My book: A Pragmatic Analysis of Legal Proofs of Criminal Intent. (2007 John Benjamins) discussed the means for demonstrating criminal intent in court and showed that the defendant’s intent is usually inferred from the messages delivered among the people involved in the case either explicitly or implicitly. This result led me to study the way messages are delivered implicitly – the question of what is conveyed “between the lines”; I focus on the linguistic and the pragmatic means that are available to the [Hebrew] speaker and allow him/her to express more than is said in the communicational process explicitly. I discuss these means in:
Means of interpretation for identifying attitude assimilated into the meta-linguistic levels. 2010. In: Ben-Shahar, Rina; Toury, Gideon and Ben-Ari, Nitsa (eds.) Hebrew a Living Language: Studies on Language in Cultural-Social Contexts. Hakibbutz Hameuchad & Porter Institute for Poetics and Semiotics, Tel-Aviv University, vol. 5, 7-26.
The language of polemic discourse in the judicial drama. 2012. In: Tobi, Yosef and Kurzon, Dennis (eds.) Hikrei Ma‘arav u-Mizrah. Jerusalem, Carmel Publishing, vol. I, 211-233.
Semantically cued unspoken assumptions in the legal text. 2010. Journal of Pragmatics 42: 728–743.
In this last article I analyze a (legal) text that presents an argument containing parts (premises) that are not said explicitly: parts that are represented in the explicit text only by means of structural-pragmatic cues.
The results of the study of the pragmatic means that allow speakers to express meanings implicitly, encouraged me to develop a linguistic tool of interpretation usable in studies of human verbal communication. Interpretive precepts are often derived from principles that communicated texts are said to comply with; for example, both Horn and Levinson derive their neo-Gricean interpretive systems of heuristics from Grice’s maxims of rational communication (Horn 1984: 11-2; Levinson 2000: 213). In a similar way, I derive a tool of interpretation from two principles of Sperber and Wilson’s relevance theory: the communicative principle of relevance and the commonplace principle of deducibility (saying that the conclusions implicated, according to the interpretation, by a text must be deducible from the interpreted text). This tool consists of three conditions that function as a criterion of correctness of interpretations in the following sense: if an interpretation meets the three conditions then it reconstructs the meanings the text’s producer intended to convey by the text’s sentences – whether these meanings were presented explicitly or not.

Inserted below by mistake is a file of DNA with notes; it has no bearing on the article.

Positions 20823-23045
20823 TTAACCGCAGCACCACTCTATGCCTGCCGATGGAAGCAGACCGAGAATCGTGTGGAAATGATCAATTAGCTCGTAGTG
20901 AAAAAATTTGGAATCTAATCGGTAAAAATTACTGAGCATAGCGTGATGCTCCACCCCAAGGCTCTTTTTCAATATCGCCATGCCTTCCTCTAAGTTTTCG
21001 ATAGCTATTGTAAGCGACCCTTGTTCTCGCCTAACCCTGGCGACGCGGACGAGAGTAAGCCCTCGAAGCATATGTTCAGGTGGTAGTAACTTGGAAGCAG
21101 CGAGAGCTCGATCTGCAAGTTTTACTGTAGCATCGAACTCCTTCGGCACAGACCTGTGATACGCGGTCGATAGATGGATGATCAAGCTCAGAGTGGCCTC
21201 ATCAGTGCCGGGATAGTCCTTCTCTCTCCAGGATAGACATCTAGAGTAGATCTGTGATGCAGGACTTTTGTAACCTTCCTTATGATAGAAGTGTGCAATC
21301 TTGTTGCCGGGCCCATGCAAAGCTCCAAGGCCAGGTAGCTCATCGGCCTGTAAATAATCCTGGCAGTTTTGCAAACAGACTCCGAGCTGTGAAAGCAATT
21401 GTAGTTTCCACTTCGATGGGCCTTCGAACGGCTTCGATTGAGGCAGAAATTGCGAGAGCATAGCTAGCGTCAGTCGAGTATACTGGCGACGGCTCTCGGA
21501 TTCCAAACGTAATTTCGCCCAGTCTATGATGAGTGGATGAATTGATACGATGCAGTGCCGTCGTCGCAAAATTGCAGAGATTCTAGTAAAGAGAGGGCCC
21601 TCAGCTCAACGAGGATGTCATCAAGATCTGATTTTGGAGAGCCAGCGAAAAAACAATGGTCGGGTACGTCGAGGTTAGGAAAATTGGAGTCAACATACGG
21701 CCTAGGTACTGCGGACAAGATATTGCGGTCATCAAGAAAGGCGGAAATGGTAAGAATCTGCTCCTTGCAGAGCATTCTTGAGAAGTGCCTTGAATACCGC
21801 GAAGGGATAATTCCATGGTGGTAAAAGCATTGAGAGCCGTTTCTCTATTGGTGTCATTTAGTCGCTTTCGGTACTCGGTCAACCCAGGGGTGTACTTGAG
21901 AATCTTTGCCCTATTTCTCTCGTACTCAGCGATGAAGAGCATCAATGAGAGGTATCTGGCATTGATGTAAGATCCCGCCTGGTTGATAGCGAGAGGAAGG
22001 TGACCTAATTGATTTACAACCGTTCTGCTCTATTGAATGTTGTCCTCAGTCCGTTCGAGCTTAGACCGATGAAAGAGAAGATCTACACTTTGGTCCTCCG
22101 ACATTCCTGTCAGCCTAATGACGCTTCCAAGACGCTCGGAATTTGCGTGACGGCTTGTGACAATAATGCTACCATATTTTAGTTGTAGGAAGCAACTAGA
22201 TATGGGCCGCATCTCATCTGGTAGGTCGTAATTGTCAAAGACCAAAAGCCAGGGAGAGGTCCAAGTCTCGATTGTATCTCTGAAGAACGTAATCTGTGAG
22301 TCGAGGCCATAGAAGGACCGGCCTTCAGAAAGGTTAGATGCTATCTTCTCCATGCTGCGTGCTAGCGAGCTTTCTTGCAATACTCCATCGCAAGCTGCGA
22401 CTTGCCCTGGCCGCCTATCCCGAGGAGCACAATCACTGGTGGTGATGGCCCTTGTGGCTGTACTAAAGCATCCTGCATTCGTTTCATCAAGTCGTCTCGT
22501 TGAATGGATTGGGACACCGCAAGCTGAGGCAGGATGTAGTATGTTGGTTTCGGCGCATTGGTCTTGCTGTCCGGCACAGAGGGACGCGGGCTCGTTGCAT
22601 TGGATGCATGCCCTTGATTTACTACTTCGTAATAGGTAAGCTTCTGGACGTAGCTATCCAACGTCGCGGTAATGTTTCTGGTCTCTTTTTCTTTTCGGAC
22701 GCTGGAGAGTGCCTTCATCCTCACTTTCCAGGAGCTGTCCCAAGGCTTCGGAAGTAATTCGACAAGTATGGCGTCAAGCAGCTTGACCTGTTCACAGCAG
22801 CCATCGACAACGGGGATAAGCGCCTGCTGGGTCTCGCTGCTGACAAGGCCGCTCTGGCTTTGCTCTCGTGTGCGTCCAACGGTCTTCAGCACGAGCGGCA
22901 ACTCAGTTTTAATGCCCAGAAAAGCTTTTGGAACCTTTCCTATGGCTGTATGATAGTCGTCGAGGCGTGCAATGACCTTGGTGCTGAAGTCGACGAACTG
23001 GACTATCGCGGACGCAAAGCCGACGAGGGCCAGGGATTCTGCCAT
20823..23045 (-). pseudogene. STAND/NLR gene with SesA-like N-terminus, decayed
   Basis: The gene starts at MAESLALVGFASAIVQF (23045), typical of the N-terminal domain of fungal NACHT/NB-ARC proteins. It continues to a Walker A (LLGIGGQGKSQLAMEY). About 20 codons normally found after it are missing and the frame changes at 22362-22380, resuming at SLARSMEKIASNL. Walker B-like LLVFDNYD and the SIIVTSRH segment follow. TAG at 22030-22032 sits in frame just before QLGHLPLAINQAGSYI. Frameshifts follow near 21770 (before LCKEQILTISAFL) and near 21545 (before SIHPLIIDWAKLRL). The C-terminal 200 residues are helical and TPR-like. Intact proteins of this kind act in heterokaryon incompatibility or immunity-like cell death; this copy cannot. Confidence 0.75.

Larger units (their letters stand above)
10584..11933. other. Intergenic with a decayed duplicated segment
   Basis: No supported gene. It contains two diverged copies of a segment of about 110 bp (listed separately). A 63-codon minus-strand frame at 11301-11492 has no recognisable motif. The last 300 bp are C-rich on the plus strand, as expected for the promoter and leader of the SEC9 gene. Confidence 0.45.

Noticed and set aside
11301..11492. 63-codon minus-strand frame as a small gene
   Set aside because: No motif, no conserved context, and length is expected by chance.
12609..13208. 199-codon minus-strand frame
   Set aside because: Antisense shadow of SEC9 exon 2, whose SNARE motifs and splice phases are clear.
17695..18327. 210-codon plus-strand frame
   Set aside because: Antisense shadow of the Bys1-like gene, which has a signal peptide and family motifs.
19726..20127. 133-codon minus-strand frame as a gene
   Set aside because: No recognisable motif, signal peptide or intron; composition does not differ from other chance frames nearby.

The tool of interpretation is intended for people who wish to make sure that they thoroughly understand a certain text (including the meaning hidden between its lines) in general, and in particular for legal laypersons who wish to make sure that they thoroughly understand a legal text.
Identifying the meanings hidden in legal texts: The three conditions of relevance theory and their sufficiency. 2016. Semiotica 209: 99-123.
I exemplify that this tool of interpretation can be used as an interpretative tool enabling knowledgeable recipients of spoken Hebrew to identify the interpretation that reconstructs the meaning intended by the producer of a judicial opinion. I demonstrated there a theorem saying that if some interpretation of a certain text meets three conditions then it is the correct interpretation. Showing that it can be decided which of two texts is more relevant to a certain individual completes the proof of this theorem. I show, in particular, that the general method of measuring the relevance of a text to an individual I present, enables decision in cases of doubt whether a given interpretation of a certain text is, indeed, the text’s correct interpretation.
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